LETTER: Is climate changing any more than usual?Climate is always changing. All history indicates humans thrive more during warmer periods than cold periods.
By: Joe Heinz, Mitchell
To the Editor:
Seth Tupper raised the question of why the issue of climate change was not included in the presidential debates. He then went on to show how the corn belt is moving. But I ask, is this change not the result of improved hybrids and farming methods rather than climate change?
Climate is always changing. All history indicates humans thrive more during warmer periods than cold periods. Dr. Habibullo Abdussamatov, who is the head of Space Research in Puklvov Observatory, St. Petersburg, believes “The global warming alarmists have confused cause and effect. As solar radiation warms the earth, CO2 is released into the atmosphere from the world’s oceans.”
It is likely, though, that Earth has warmed less than what Seth indicates. Distortions can come from urban heat-island effects and the fact that 71 percent of the planet is covered by water. The most accurate measures of temperature come from satellites.
Since the start of these measurements in 1979, they show minor fluctuations and an insignificant change in global temperature. Does anyone know what the right amount of heat is?
Actually, most of the “greenhouse effect” is due to water vapor and clouds which make up 97 percent of the atmosphere. Meteorologist Brian Sussman’s calculation in his book “Climategate” show humanity’s share of the greenhouse effect as nine-tenths of 1 percent, while solar activity accounts for three-quarters of the Earth’s temperature, according to the Marshal Institute. For humans to presume that they can have a major impact on climate is vain and delusive. Instead, we need to look to our Creator who “understands the spreading of the clouds, he who scatters His light upon it, and covers the depths of the sea” (Job 36:29-30).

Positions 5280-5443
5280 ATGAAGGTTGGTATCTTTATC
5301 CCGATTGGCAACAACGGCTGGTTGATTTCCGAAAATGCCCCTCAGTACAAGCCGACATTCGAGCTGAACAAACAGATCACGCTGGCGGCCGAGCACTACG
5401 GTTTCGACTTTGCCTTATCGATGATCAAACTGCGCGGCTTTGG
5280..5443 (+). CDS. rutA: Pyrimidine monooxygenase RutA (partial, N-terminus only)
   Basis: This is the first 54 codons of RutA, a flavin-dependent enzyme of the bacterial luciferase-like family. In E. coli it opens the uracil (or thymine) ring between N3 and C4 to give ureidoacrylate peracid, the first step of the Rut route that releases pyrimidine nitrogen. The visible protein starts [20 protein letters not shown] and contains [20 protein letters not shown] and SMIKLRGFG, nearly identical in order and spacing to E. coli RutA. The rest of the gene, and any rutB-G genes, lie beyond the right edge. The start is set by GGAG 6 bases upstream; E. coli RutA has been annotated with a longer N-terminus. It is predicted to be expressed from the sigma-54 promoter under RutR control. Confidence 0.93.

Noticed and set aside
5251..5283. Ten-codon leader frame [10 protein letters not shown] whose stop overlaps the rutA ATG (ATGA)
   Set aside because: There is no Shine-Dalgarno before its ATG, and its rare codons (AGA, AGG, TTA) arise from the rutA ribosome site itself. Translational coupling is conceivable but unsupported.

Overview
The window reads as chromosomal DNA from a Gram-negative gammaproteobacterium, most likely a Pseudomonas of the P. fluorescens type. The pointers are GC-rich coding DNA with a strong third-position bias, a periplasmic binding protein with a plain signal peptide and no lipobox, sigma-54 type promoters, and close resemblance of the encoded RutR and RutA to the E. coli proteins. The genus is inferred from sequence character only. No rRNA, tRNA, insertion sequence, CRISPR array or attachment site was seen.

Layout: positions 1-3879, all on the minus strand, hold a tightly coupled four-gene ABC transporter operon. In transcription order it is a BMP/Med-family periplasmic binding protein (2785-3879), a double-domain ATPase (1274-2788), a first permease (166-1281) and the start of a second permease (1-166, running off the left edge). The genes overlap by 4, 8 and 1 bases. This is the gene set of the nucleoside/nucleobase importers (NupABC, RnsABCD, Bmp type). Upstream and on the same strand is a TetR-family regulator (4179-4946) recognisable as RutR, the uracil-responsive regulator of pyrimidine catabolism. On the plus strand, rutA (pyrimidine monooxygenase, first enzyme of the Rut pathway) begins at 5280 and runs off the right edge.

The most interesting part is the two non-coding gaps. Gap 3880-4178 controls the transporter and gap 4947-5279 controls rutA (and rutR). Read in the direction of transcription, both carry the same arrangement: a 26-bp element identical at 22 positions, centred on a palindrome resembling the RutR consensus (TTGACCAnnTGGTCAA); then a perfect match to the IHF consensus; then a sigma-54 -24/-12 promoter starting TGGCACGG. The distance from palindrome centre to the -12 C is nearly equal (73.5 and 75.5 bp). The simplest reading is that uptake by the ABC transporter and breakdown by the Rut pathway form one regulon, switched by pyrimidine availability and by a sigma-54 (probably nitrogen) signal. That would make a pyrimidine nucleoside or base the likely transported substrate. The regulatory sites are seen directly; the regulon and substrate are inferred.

Would not the cost of increasing the price of energy cause more harm to the poor than changes in climate? And do we want ever-increasing government control of our energy usage? During the cap-and-trade debates in 2009 and 2010, proponents cited scientific studies predicting that curtailing American CO2 emission reductions would shave a few hundredths of a degree off future temperatures, while costs run into trillions of dollars.